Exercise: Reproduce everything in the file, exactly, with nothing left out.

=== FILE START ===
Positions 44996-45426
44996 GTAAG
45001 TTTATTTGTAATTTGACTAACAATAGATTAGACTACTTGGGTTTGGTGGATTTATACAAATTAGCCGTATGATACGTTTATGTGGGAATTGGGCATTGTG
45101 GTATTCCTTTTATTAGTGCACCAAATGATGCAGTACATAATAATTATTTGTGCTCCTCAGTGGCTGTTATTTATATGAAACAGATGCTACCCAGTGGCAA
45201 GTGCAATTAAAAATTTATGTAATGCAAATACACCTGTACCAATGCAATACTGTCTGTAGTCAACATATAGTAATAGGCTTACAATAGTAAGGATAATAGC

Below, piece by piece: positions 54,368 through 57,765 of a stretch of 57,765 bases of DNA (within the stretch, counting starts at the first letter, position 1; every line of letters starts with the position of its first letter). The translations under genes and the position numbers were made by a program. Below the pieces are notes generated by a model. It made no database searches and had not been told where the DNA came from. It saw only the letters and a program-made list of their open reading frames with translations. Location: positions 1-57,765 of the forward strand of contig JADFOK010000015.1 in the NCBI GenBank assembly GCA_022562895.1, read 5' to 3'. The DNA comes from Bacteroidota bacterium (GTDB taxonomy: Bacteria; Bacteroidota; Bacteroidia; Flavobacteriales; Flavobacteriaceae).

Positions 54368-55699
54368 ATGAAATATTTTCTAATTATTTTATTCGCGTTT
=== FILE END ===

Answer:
Positions 44996-45426
44996 GTAAG
45001 TTTATTTGTAATTTGACTAACAATAGATTAGACTACTTGGGTTTGGTGGATTTATACAAATTAGCCGTATGATACGTTTATGTGGGAATTGGGCATTGTG
45101 GTATTCCTTTTATTAGTGCACCAAATGATGCAGTACATAATAATTATTTGTGCTCCTCAGTGGCTGTTATTTATATGAAACAGATGCTACCCAGTGGCAA
45201 GTGCAATTAAAAATTTATGTAATGCAAATACACCTGTACCAATGCAATACTGTCTGTAGTCAACATATAGTAATAGGCTTACAATAGTAAGGATAATAGC

Below, piece by piece: positions 54,368 through 57,765 of a stretch of 57,765 bases of DNA (within the stretch, counting starts at the first letter, position 1; every line of letters starts with the position of its first letter). The translations under genes and the position numbers were made by a program. Below the pieces are notes generated by a model. It made no database searches and had not been told where the DNA came from. It saw only the letters and a program-made list of their open reading frames with translations. Location: positions 1-57,765 of the forward strand of contig JADFOK010000015.1 in the NCBI GenBank assembly GCA_022562895.1, read 5' to 3'. The DNA comes from Bacteroidota bacterium (GTDB taxonomy: Bacteria; Bacteroidota; Bacteroidia; Flavobacteriales; Flavobacteriaceae).

Positions 54368-55699
54368 ATGAAATATTTTCTAATTATTTTATTCGCGTTT